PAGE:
A Big Country Needs a Big Story!
I’m back to talking about a favorite movie. This month it’s The Big Country, directed by William Wyler in 1958, and with an all-star cast including Gregory Peck, Carroll Baker, Jean Simmons, Charlton Heston, Chuck Norris and Burl Ives. It’s odd – I wouldn’t say I was such a huge western fan, but they seem to be featuring a lot on the website!
I first saw this film when I was about thirteen and it sparked a major crush on Charlton Heston who plays the secondary male love interest in the story. He’s lean and mean and tortured and passionate, and looking back on it many years later, I can kinda see where the fascination came from.
I’ve seen the movie a couple of times since and I must say over that time, my interest has definitely switched from Charlton to Gregory Peck who plays a really great hero in this story. But more on that later.
The story is on an epic scale, made a year before Wyler’s mega-hit classic Ben-Hur, also starring Charlton Heston but in what is strangely a considerably less interesting role. BH is heroism personified. His character, Steve Leech, in this movie is much darker and more conflicted and I think he’s better for it. Like Ben-Hur, The Big Country pits a strongly emotional story against an action-packed, sweeping background. It’s to Wyler’s credit (and his actors and writers) that the background doesn’t overwhelm the personal story.
In the late 19th century, wealthy East Coast sea captain Jim Mackay (Gregory Peck) travels to meet his fiancee’s family on their ranch in the west. The actual state is never mentioned – I have a feeling it’s Texas but I could be wrong! He stumbles into a land war between his future father-in-law, Major Henry Terrill (Charles Bickford), who seems to personify all the virtues of civilization, and the Hannassey clan led by the brutish (at least superficially) Rufus Hannassey. Burl Ives plays Rufus and his Academy Award was well deserved – it’s an amazing performance and he steals the show whenever he’s on screen.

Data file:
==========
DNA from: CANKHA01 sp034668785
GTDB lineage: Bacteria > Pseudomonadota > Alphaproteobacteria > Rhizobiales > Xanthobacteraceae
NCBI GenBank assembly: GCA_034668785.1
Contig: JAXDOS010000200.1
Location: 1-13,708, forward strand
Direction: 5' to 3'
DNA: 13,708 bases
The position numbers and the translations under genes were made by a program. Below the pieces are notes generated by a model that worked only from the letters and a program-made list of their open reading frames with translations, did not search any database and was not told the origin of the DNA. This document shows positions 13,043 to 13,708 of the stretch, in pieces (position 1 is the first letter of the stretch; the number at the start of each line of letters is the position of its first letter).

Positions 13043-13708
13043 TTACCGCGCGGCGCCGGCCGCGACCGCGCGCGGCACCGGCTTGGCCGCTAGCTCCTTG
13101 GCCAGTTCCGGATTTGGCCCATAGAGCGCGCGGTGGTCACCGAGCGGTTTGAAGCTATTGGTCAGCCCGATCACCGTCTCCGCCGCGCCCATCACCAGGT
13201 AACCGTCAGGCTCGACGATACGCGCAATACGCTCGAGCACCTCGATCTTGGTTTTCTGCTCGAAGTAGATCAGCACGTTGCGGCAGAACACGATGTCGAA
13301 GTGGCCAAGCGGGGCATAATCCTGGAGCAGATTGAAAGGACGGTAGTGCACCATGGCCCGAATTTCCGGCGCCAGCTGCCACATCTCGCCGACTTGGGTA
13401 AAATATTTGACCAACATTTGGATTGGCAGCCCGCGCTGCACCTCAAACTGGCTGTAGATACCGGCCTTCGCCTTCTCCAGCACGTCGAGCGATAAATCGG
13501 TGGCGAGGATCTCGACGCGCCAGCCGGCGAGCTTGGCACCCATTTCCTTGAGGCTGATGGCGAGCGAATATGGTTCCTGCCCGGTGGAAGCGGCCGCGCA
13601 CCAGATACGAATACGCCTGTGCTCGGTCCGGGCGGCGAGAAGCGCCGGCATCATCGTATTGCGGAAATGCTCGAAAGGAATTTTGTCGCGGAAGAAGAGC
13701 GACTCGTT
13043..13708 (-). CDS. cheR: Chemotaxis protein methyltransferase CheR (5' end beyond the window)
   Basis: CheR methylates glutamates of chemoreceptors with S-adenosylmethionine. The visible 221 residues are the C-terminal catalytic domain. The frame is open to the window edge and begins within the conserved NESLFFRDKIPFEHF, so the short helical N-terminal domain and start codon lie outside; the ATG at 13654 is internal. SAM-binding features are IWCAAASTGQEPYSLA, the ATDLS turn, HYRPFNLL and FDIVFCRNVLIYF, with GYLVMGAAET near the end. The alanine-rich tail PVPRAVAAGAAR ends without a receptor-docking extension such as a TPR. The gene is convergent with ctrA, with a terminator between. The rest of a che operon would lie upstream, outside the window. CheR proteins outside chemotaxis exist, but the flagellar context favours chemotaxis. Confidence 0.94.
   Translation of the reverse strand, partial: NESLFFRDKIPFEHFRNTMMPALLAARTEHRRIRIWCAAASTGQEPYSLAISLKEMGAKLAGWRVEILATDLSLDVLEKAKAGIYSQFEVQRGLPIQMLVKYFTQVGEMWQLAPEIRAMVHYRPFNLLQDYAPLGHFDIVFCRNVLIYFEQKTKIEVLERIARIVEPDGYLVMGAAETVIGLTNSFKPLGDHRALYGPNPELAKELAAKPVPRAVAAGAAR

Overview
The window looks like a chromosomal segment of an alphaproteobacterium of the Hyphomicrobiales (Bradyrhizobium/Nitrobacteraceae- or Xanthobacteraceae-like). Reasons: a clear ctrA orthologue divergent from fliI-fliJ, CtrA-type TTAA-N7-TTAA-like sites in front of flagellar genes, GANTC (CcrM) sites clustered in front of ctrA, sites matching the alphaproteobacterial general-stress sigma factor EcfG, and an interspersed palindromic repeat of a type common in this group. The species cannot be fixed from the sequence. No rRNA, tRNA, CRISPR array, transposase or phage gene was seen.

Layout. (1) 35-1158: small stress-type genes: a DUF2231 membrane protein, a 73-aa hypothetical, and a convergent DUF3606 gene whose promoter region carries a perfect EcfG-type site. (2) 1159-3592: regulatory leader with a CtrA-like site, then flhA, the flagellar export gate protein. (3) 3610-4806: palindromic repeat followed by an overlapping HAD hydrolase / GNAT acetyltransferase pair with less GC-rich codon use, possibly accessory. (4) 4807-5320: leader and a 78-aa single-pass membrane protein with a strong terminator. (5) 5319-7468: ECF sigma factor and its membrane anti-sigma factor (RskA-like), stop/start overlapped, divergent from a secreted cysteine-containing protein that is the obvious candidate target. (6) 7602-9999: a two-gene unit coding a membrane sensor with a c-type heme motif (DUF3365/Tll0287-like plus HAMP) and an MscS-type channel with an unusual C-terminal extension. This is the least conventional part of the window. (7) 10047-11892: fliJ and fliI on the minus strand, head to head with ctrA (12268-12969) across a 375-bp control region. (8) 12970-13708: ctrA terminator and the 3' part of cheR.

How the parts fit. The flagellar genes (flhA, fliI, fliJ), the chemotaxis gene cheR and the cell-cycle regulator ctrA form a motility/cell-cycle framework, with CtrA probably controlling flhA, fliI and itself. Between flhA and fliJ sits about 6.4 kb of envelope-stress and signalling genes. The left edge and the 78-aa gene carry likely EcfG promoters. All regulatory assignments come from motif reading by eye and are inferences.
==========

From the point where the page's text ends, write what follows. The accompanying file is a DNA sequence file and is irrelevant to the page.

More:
Caught in the middle is the woman who has inherited the ranch with the only reliable water in the area. Julie Maragon (Jean Simmons) owns the Big Muddy and gives both the Hannasseys and the Terrills access to the river but she’s a woman on her own and she’s vulnerable to the rough men who rule this country.
One of the things I love about this film is that nobody is exactly what he or she seems on the surface. Under his smooth façade, Major Terrill is a ruthless bully who insists on complete power over everything within reach. That includes his ranch, his workers, his foreman (Steve Leech, who he took in as an orphan child), the land, the water rights, his daughter and his prospective son-in-law. Rufus Hannassey has a stronger grip on honor than Major Terrill will ever have and his sons’ loutish behaviour leads to a moment of genuine tragedy towards the end of the movie. Pat Terrill appears to be a passionate, independent woman but as the story unfolds, it becomes clear that she’s completely under her father’s thumb.
Jim Mackay is derided as an eastern dude and a coward because he refuses to enter into the power games that the other men in this harsh landscape play. Yet he proves himself a true hero throughout the film and especially at the end when he rides alone to rescue Julie Maragon from the Hannasseys in an amazingly tense scene that will have you on the edge of your seat. Jim demonstrates the quiet brand of courage that is incredibly moving and you know in Julie Maragon, with her steadfastness and honesty, he’s met his true match. One of the best scenes in the film is when Jim rides a bucking horse into docility. You’ll cheer his doggedness and determination.
This film is famous for its evocative soundtrack by Jerome Moross. I bought this on CD a few years ago and I just love it. But to see it with those epic images of men riding hell for leather through stony canyons, wow, that’s something special! Right from the turning wagon wheels of the opening, the music is as necessary to the story as any of the characters.
The Big Country is definitely in the long and illustrious line of revisionist westerns where heroism is tempered by doubt and darkness. It stands up remarkably well fifty years after its release. Seriously, give it a go – it’s long and engrossing and the sort of film they definitely don’t make any more!